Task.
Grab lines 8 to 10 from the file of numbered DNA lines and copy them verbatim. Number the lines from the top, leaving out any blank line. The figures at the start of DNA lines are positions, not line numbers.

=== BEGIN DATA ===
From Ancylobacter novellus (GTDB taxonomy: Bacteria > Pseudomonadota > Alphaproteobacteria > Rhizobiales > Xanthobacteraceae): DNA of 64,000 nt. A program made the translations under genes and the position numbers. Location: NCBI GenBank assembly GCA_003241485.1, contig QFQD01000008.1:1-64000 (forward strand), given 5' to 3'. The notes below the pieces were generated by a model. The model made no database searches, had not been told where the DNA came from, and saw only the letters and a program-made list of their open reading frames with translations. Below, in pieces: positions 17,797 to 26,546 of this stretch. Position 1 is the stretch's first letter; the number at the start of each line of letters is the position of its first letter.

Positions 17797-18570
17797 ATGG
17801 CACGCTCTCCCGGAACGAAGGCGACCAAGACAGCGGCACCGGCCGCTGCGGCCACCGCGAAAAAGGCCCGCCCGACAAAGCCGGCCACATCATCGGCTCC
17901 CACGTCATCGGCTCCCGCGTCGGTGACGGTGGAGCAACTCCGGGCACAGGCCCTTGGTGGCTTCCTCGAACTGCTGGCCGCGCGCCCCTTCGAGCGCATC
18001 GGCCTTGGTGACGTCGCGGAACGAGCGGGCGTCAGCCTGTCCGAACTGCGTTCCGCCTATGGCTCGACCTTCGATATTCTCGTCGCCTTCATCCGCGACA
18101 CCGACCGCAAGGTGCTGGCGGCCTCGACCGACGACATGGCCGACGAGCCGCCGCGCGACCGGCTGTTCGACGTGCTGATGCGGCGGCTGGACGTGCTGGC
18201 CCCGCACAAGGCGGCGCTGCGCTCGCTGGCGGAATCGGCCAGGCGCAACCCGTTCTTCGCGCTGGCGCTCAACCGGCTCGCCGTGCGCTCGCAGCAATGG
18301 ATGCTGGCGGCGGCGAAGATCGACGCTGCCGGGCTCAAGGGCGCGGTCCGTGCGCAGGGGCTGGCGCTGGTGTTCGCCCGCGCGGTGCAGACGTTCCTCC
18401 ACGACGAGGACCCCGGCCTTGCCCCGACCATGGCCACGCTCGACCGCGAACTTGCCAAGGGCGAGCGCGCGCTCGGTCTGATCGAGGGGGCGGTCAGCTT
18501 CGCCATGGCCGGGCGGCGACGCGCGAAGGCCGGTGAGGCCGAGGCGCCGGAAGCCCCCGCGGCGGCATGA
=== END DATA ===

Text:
18201 CCCGCACAAGGCGGCGCTGCGCTCGCTGGCGGAATCGGCCAGGCGCAACCCGTTCTTCGCGCTGGCGCTCAACCGGCTCGCCGTGCGCTCGCAGCAATGG
18301 ATGCTGGCGGCGGCGAAGATCGACGCTGCCGGGCTCAAGGGCGCGGTCCGTGCGCAGGGGCTGGCGCTGGTGTTCGCCCGCGCGGTGCAGACGTTCCTCC
18401 ACGACGAGGACCCCGGCCTTGCCCCGACCATGGCCACGCTCGACCGCGAACTTGCCAAGGGCGAGCGCGCGCTCGGTCTGATCGAGGGGGCGGTCAGCTT